The National Historic Site Gur Sikh Temple in Abbotsford (est.1908) is a 109 year old heritage structure that holds within it the historic heritage, ethos, political, religious, economic and social record of an immigrant community. Within the site is the Sikh Heritage Museum (est.2011) that holds exhibits on the value of community building by engaging both the history and contemporary moments for our inclusive community. This project's scope of work is to create interpretive markers that relay the significant and important historic physical structures (e.g. the nishan sahib) and the site's placement in the history of BC. One such marker is the placement of this site within the historic BC gurdwaras (e.g. 2nd Ave, Paldi, New Westminster, Golden etc.) to present the community's heritage connections across the province. These connections remain vibrant (for the most part) and themselves hold significant historic value. This project builds on the provincial Historic Places Recognition Program.
Community Futures Sun Country
Currently there are no facilities or infrastructure on the site (apart from rough roads from previous activities). The long-term goal is to re-open the site so that the scientific research can inform natural and cultural heritage education opportunities can be shared with other researchers, students and visitors. (See attached McAbee Fossil Beds Heritage Site, Business Case and Plan Summary, March 29, 2017) Site visitors will be offered a varied and deep experience as a result of opportunities to learn about the fossils, ancient and contemporary FN culture, and Settler history. The phased development of MFBHS will ensure that the site is protected, that education opportunities will unfold for all and that visitors will enjoy compelling and unique experiences. We anticipate a phased development approach over the next 1-5 years.
City of Nelson
Liveable neighbourhoods, green space, and opportunities for work, play, and community engagement were among the aspects of a strong community identified in public visioning exercises. The Coke and Gasworks building is key to the Railtown project, which supports anticipated demands for new jobs, offers better physical and visual connections to the downtown and adjacent neighbourhoods, provides additional civic space, incorporates brownfield andecological restoration, and embraces mixed-use and innovative live-work residential/commercial opportunities. This project is an investment in Nelson’s future and an illustration of community resilience, adaptation, and innovation. The work includes exterior building conservation, including: 1. Roof replacement including main, copula, entrance and stair canopies 2. Structural repair to brick including steel banding or ring beam 3. Repointing of brick & stone 4. Restoration of original wood windows and cupola including re-facing of brick wall sills 5. Restoration or replacement of exterior wooden doors depending on conservation plan recommendations 6. Restoration of historic gas lamps posts & sign post at front of building.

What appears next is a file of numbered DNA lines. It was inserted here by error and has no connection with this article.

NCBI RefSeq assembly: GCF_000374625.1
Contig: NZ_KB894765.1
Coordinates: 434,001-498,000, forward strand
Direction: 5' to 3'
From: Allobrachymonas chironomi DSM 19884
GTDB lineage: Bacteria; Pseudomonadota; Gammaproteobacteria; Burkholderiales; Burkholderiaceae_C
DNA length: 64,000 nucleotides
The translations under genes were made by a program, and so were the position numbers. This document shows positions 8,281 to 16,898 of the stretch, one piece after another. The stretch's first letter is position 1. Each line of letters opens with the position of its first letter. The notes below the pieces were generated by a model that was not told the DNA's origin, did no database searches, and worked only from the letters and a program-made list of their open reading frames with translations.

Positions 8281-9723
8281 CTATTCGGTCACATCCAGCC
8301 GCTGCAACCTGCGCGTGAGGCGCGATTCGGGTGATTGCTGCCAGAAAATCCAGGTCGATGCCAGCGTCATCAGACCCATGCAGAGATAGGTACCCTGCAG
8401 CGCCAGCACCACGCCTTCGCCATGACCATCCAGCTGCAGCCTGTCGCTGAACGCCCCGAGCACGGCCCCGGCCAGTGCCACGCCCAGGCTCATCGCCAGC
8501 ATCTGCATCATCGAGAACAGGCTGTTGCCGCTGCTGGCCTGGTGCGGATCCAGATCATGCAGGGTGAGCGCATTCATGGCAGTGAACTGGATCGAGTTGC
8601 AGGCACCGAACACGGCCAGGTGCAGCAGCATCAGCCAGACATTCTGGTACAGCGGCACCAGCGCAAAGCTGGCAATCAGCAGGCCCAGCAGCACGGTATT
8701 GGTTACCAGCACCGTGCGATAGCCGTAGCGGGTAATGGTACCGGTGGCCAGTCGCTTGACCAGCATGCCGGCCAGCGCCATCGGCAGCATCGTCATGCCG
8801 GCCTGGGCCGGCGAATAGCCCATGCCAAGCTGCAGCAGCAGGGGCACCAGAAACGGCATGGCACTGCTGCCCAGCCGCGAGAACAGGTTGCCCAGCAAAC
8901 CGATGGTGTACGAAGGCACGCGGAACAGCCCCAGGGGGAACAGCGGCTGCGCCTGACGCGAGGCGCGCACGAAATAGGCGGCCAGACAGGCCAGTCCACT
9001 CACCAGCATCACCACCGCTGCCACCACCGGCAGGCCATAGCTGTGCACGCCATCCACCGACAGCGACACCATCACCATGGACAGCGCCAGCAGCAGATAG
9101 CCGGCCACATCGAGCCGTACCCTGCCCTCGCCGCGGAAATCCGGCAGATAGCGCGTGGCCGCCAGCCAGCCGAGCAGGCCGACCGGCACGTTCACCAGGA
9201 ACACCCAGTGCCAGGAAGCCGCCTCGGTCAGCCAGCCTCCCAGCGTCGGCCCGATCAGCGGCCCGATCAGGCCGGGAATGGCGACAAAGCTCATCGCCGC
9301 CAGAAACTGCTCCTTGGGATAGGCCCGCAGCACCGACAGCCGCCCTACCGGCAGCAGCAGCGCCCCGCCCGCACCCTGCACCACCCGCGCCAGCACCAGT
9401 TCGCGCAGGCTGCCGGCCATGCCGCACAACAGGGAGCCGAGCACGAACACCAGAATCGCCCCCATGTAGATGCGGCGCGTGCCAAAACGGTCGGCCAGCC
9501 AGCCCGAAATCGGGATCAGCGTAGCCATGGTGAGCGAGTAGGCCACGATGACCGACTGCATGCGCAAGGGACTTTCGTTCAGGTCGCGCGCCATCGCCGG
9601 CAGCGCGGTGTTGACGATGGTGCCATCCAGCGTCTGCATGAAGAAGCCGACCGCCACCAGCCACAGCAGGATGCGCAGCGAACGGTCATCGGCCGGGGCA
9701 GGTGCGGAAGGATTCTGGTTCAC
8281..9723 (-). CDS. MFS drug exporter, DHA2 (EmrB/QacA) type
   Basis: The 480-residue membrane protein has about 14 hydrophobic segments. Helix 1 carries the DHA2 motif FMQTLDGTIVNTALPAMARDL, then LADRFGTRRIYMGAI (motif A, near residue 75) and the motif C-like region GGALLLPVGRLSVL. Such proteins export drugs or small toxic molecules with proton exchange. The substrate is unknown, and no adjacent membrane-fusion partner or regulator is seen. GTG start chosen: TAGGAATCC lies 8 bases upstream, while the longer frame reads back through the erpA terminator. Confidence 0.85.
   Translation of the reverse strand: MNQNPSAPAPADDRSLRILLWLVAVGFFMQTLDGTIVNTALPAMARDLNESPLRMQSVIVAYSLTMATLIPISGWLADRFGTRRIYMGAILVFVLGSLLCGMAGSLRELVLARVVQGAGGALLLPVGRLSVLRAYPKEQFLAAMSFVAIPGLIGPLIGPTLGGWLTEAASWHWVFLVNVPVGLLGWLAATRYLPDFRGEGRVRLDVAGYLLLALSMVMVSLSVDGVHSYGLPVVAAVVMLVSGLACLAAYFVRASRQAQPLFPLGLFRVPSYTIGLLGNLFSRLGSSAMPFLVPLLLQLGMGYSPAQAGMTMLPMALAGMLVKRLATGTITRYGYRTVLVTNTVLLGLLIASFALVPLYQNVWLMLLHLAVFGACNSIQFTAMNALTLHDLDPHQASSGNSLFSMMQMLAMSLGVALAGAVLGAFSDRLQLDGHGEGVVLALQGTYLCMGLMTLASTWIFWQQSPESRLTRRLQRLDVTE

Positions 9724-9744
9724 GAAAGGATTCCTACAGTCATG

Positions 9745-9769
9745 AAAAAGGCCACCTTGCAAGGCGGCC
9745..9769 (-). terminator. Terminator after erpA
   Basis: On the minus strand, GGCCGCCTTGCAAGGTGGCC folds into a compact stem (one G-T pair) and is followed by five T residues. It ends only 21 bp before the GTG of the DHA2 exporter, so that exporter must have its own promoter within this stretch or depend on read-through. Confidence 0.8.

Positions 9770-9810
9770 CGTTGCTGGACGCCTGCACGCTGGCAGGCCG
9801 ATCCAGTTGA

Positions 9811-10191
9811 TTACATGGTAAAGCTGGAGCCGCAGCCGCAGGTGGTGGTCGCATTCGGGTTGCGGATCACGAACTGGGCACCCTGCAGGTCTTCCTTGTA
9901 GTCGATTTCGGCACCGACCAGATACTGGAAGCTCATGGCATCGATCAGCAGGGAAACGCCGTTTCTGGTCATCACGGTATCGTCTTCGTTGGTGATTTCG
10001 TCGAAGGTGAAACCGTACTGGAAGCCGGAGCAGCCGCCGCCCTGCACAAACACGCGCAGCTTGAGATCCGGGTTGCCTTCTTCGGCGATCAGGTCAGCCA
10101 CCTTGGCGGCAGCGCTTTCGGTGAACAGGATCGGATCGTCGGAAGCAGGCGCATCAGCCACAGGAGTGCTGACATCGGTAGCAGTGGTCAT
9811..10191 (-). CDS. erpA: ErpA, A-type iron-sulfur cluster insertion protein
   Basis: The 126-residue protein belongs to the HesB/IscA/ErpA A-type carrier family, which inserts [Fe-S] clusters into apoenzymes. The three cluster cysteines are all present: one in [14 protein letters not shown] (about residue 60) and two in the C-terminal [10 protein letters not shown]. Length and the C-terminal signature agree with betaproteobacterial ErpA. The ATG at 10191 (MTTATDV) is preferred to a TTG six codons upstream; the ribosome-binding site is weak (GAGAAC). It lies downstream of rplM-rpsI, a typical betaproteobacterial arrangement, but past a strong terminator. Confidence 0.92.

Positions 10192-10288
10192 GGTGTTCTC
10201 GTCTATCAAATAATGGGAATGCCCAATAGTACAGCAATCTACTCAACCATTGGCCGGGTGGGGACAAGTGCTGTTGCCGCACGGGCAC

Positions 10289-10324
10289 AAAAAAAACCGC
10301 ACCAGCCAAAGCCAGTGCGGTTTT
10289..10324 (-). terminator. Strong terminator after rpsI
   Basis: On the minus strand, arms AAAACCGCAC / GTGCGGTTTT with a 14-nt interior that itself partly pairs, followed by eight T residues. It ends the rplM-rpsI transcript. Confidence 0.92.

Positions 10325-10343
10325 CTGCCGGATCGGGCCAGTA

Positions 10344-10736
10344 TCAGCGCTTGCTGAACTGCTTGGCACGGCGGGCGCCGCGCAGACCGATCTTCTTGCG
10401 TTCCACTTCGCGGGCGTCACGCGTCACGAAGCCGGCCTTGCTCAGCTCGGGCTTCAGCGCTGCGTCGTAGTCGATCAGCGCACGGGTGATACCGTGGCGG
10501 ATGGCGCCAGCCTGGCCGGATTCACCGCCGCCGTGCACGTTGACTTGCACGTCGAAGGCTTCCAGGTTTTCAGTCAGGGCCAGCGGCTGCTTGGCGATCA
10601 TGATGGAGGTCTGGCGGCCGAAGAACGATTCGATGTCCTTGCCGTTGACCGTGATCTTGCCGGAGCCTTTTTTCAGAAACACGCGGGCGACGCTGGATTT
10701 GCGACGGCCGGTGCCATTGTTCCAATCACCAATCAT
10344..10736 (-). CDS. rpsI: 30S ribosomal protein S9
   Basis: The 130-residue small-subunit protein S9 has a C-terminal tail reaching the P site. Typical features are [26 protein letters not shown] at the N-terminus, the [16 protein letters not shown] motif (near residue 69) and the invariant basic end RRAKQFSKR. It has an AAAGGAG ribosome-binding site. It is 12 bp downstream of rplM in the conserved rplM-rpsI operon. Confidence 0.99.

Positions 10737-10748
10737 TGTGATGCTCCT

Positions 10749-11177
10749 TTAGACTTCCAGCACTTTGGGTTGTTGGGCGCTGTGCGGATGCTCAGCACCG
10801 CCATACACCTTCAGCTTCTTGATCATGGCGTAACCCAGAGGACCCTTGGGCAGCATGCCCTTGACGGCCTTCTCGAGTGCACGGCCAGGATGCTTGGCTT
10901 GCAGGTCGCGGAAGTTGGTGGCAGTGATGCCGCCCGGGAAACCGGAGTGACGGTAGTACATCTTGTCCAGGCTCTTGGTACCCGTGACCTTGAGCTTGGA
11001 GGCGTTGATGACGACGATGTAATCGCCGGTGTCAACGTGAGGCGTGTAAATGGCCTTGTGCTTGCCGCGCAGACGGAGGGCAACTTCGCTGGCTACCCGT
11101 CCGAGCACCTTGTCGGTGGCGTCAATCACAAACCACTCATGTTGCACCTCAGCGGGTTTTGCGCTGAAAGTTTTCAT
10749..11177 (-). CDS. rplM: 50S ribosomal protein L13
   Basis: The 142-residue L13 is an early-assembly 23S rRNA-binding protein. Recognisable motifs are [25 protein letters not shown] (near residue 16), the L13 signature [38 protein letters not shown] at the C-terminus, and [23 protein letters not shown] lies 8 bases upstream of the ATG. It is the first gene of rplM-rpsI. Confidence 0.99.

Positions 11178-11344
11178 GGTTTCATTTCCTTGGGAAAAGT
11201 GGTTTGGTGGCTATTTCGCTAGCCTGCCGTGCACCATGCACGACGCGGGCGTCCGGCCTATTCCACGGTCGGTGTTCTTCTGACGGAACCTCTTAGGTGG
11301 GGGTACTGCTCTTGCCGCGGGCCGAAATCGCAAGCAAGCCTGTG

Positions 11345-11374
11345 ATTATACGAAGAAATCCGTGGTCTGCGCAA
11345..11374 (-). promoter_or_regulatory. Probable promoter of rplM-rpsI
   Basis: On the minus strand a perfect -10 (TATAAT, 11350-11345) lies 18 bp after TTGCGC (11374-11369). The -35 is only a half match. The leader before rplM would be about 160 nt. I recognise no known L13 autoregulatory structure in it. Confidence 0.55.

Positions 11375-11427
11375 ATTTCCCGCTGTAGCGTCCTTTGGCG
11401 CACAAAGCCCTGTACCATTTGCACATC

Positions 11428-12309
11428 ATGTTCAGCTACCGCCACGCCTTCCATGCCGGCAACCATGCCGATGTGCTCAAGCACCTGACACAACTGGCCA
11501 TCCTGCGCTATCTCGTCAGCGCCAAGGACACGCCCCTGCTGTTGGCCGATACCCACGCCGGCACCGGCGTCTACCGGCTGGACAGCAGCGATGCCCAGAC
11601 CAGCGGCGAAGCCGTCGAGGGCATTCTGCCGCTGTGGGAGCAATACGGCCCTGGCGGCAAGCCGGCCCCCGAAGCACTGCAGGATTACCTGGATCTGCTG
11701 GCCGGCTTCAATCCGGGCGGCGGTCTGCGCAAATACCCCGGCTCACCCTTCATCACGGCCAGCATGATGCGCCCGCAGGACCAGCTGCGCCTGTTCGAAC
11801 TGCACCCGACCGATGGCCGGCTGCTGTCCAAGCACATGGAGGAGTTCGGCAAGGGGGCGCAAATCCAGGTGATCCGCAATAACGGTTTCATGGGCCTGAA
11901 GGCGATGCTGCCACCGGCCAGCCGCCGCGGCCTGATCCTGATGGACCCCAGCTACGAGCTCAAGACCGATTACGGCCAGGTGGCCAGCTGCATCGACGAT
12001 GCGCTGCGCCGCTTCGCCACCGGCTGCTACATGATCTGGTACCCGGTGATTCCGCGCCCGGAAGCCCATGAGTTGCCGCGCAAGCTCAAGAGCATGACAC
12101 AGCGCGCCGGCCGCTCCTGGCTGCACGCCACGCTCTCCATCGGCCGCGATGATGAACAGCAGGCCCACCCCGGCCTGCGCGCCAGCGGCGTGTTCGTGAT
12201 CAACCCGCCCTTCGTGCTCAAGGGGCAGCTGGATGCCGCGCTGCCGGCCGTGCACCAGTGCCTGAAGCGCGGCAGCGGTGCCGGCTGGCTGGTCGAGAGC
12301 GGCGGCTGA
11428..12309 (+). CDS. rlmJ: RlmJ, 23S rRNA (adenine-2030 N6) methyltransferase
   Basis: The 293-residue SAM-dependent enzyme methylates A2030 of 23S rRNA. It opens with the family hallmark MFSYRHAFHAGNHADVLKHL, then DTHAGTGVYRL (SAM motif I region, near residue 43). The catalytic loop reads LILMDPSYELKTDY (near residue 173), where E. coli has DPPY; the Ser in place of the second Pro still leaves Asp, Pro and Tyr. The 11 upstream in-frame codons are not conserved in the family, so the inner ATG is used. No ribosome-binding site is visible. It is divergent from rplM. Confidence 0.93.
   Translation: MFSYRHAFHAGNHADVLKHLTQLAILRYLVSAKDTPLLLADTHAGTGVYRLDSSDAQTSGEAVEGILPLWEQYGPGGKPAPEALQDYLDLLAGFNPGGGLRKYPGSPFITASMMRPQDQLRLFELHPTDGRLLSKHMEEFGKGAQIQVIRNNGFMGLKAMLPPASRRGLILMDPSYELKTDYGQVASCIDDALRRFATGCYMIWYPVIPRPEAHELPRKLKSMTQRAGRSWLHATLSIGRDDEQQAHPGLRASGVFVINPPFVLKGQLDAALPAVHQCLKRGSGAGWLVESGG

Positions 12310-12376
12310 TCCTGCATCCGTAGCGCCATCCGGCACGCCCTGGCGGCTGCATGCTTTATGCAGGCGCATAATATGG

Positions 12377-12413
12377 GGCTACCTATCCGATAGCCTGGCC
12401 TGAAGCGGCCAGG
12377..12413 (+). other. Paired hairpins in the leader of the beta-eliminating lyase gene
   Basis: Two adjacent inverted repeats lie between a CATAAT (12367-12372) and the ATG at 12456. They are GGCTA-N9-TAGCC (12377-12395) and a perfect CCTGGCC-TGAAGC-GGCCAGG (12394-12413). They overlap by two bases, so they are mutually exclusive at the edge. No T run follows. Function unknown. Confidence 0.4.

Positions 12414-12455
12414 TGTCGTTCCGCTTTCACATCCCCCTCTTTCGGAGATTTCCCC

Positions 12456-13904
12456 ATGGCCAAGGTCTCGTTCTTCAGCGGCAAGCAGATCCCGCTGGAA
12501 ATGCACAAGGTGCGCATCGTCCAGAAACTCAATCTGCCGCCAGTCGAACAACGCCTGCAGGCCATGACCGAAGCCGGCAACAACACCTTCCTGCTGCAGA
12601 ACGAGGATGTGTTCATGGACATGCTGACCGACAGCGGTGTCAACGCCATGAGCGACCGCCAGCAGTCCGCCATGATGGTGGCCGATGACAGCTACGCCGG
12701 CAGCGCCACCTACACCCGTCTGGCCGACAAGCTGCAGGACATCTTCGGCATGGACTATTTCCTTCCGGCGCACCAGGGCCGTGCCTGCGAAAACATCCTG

St. Luke Cedar Hill Anglican Church
St. Luke’s Church is a Gothic Revival-influenced structure located on the northwest quadrant at the intersection of Cedar Hill Road and Cedar Hill Cross Road in Saanich, BC. The Parish of St. Luke was founded in 1860 and the cornerstone of the present building was laid in 1886. The building has served continuously as a centre of worship and fellowship for both the immediate community and Greater Victoria. A landmark in the community, the church was given Heritage Designation by the District of Saanich on February 4, 1980 under By-law #4400 and was awarded a Hallmark Heritage Society Award In 1994. Heritage grants have played a significant role in preserving the building, making it possible to restore the original window above the main entry in 2007 and to paint the exterior of the building in 2005. The continued preservation of this resource through maintenance of the exterior and interior walls is key to ensuring that it continues to be viable well into the future.
Bridge River Valley Community Association